HTML and CSS Reference
In-Depth Information
Figure 1-30. Selecting last-of-type tables
Similar to what was noted in the previous section, you can combine these two pseudo-
classes to create a version of :only-of-type . The following two rules will select the same
table:only-of-type{color: red;}
table:first-of-type:last-of-type {background: red;}
Selecting every nth child
If you can select elements that are the first, last, or only children of other elements, how
about second children? Third children? Ninth children? Rather than define a literally
infinite number of named pseudo-classes, CSS has the :nth-child() pseudo-class. By
filling integers or even simple algebraic expressions into the parentheses, you can select
any arbitrarily numbered child element you like.
Let's start with the :nth-child() equivalent of :first-child , which is :nth-child(1) .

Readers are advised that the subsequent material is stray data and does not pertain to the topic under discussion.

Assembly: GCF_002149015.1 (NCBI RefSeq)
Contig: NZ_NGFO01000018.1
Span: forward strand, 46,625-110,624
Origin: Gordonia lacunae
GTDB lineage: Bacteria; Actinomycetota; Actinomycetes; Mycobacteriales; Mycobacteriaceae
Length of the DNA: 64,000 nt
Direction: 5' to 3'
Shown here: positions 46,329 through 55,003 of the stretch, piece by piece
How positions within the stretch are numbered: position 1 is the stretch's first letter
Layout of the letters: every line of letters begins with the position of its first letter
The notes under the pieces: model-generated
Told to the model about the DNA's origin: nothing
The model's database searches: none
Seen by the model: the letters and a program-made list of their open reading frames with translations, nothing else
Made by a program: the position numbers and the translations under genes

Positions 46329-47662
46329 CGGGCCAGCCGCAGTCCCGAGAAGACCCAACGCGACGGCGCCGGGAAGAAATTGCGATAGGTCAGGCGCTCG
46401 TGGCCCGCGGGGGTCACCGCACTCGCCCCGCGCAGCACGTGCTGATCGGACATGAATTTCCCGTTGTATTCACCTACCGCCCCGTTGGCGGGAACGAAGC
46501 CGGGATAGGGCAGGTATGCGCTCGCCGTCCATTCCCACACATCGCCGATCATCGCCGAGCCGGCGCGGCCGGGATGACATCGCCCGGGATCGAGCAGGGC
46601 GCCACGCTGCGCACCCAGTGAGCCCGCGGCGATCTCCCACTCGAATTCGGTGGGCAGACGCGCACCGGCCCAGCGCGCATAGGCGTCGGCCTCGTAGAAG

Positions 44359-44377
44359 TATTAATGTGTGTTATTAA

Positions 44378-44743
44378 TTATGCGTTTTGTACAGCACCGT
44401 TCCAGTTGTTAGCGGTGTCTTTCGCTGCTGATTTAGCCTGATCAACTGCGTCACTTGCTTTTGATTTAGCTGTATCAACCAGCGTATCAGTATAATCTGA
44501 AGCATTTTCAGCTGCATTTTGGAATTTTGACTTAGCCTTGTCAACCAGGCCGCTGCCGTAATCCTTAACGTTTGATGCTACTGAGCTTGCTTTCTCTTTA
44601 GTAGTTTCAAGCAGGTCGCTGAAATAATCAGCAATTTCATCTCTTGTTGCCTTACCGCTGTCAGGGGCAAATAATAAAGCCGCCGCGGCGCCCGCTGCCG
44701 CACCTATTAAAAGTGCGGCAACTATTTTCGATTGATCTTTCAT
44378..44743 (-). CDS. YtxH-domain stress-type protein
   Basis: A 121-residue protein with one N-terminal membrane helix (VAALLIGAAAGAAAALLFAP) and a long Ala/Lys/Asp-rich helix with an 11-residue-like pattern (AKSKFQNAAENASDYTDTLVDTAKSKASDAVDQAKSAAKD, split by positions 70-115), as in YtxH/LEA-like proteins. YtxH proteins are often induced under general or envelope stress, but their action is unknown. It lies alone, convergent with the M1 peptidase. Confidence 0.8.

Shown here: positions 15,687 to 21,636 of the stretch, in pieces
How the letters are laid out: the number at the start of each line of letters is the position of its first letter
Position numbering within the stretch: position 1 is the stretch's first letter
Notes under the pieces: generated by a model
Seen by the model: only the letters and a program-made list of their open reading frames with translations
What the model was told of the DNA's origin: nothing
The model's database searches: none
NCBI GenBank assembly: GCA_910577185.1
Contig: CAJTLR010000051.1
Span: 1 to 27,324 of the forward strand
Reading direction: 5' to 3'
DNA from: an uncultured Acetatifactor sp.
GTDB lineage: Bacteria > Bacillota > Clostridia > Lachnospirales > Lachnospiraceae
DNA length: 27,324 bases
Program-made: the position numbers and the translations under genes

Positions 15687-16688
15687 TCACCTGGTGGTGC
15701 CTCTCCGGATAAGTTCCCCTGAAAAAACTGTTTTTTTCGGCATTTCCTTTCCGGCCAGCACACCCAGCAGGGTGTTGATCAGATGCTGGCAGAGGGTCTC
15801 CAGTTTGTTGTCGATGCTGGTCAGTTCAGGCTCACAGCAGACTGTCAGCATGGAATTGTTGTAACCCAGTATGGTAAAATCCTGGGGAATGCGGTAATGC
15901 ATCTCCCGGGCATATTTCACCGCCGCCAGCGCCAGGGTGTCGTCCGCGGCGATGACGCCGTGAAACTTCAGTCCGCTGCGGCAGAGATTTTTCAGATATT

In the following example, the selected elements will be the first paragraph and the first
list item.
p:nth-child(1) {font-weight: bold;}
li:nth-child(1) {text-transform: uppercase;}
<p>These are the necessary steps:</p>
<li>Insert key</li>
<li>Turn key <strong>clockwise</strong></li>
<li>Push accelerator</li>
Do <em>not</em> push the brake at the same time as the accelerator.
If we were to change the numbers from 1 to 2 , however, then no paragraphs would be
selected, and the middle list item would be selected, as illustrated in Figure 1-31 .
p:nth-child(2) {font-weight: bold;}
li:nth-child(2) {text-transform: uppercase;}
You can of course insert any integer your choose; if you have a use case for selecting
any ordered list that is the 93rd child element of its parent, then ol:nth-child(93) is
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